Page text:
• Investigation: Applies tactics, techniques and procedures for a full range of investigative tools and processes to include, but not limited to, interview and interrogation techniques, surveillance, countersurveillance and surveillance detection, and appropriately balances the benefits of prosecution versus intelligence gathering.

  • Digital Forensics: Collects, processes, preserves, analyzes and presents computer-related evidence in support of network vulnerability mitigation and/or criminal, fraud, counterintelligence or law enforcement investigations.
Operate and Collect

Accountable for the highly specialized collection of cybersecurity information that may be used to develop intelligence.
  • Collection Operations: Executes collection using appropriate strategies and within the priorities established through the collection management process.

  • Cyber Operations Planning: Gathers information and develops detailed operational plans and orders supporting requirements. Conducts strategic and operational-level planning across a full range of operations for integrated information and cyberspace operations.

  • Cyber Operations: Uses automated tools to manage, monitor and/or execute large-scale cyber operations in response to national and tactical requirements.

Responsible for highly specialized review and evaluation of incoming cybersecurity information to determine its usefulness for intelligence.
  • Cyber Threat Analysis: Identifies and assesses the capabilities and activities of cyber criminals or foreign intelligence entities. Produces findings to help initialize or support law enforcement and counterintelligence investigations or activities.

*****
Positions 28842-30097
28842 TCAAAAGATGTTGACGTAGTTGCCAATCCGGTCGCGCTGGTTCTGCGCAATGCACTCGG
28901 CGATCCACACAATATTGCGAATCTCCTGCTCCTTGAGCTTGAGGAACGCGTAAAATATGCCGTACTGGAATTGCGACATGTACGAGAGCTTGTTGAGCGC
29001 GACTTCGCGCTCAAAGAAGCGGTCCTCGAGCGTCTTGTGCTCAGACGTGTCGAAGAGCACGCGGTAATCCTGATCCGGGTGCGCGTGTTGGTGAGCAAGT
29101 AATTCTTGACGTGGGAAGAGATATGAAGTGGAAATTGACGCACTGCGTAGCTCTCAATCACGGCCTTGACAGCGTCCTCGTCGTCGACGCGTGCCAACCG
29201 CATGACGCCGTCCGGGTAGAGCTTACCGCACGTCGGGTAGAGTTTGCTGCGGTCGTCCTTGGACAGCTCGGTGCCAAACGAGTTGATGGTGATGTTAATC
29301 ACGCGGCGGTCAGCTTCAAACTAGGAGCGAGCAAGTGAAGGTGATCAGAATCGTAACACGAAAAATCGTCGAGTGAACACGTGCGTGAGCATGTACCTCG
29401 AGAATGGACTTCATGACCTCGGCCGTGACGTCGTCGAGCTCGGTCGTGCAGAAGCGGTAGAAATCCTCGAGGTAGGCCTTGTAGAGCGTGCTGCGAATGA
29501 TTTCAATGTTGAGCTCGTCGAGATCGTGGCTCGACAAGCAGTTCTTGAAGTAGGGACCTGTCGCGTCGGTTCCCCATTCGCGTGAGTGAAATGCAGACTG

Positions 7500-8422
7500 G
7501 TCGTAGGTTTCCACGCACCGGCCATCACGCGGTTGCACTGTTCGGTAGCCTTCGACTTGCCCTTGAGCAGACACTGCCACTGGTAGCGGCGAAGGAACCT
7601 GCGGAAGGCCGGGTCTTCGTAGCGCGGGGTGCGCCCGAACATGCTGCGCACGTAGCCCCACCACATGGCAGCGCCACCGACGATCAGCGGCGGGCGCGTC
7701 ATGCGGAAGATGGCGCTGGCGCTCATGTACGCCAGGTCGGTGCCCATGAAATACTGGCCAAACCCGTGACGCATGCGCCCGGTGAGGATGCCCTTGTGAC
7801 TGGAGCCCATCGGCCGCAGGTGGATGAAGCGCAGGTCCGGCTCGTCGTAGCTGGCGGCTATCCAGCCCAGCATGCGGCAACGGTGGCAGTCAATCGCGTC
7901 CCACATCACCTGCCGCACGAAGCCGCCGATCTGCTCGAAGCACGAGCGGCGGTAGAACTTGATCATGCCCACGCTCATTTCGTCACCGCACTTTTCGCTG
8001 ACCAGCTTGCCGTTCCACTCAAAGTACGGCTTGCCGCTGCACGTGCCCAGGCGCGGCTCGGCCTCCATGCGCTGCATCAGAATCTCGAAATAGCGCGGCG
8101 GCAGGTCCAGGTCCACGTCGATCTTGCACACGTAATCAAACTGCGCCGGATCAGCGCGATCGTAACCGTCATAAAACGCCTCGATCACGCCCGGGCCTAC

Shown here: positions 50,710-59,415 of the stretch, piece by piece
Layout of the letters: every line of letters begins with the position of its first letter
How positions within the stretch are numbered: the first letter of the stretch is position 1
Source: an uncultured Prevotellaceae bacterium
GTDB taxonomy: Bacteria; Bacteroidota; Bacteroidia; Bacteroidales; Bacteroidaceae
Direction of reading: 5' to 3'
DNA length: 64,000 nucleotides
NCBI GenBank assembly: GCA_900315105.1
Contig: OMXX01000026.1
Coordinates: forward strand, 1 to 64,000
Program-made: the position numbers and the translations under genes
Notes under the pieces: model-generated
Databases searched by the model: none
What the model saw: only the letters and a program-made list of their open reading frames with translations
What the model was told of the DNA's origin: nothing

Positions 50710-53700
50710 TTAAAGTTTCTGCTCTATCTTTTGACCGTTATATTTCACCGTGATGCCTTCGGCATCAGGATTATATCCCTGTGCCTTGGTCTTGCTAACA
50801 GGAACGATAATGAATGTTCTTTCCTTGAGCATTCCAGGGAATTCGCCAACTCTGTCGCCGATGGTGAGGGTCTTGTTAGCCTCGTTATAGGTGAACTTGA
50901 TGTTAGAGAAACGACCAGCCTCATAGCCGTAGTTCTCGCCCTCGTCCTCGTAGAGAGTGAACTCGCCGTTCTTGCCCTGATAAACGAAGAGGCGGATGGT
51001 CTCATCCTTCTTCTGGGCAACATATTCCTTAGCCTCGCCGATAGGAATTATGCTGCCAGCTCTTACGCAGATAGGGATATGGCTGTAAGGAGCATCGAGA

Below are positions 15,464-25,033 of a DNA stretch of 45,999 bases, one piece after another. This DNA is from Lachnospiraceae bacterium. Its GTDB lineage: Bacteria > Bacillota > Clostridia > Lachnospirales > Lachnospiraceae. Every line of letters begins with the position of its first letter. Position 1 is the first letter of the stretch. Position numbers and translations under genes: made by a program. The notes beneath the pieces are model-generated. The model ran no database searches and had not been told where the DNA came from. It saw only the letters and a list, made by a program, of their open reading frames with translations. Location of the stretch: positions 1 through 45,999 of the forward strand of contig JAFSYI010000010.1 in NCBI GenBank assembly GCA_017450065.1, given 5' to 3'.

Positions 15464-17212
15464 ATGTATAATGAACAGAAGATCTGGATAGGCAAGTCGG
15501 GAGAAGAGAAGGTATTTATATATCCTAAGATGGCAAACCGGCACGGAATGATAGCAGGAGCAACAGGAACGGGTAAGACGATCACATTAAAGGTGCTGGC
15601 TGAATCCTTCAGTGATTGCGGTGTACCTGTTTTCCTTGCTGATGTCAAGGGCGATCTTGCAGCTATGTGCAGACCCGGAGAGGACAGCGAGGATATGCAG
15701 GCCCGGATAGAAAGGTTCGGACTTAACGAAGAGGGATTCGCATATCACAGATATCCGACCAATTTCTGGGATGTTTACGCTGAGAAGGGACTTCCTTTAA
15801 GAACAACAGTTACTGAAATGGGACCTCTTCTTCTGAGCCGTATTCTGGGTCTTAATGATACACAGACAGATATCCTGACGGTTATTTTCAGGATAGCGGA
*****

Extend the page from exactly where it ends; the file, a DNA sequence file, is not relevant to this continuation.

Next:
• Exploitation Analysis: Analyzes collected information to identify vulnerabilities and potential exploitations.

  • All-Source Intelligence: Analyzes threat information from multiple sources, disciplines and agencies across the intelligence community. Synthesizes and places intelligence information in context. Draws insights about possible implications.

  • Targets: Applies knowledge of one or more regions, counties, non-state entities and/or technologies.

Provides support so that others may effectively conduct their cybersecurity work.
  • Legal Advice and Advocacy: Furnishes legally sound advice and recommendations to leads and staff on various relevant topics. Advocates legal and policy changes and makes a case on behalf of client through a range of written and worl products, including legal briefs and proceedings.

  • Strategic Planning and Policy Development: Applies knowledge of priorities to define an entity's direction, determine how to allocate resources and identify programs or infrastructure that are required to achieve desired goals. Develops policy or advocates for changes in policy to support new initiatives or required enhancements.

  • Education and Training: Conducts training of personnel within pertinent subject domain. Develops, plans, coordinate and evaluates training courses, methods and techniques as appropriate.

NICE is accepting public comments on the draft, which can be submitted by Dec. 16 through the framework's website.

About the Author

Eric Chabrow

Eric Chabrow

Retired Executive Editor, GovInfoSecurity

Chabrow, who retired at the end of 2017, hosted and produced the semi-weekly podcast ISMG Security Report and oversaw ISMG's GovInfoSecurity and InfoRiskToday. He's a veteran multimedia journalist who has covered information technology, government and business.

Around the Network

Our website uses cookies. Cookies enable us to provide the best experience possible and help us understand how visitors use our website. By browsing healthcareinfosecurity.com, you agree to our use of cookies.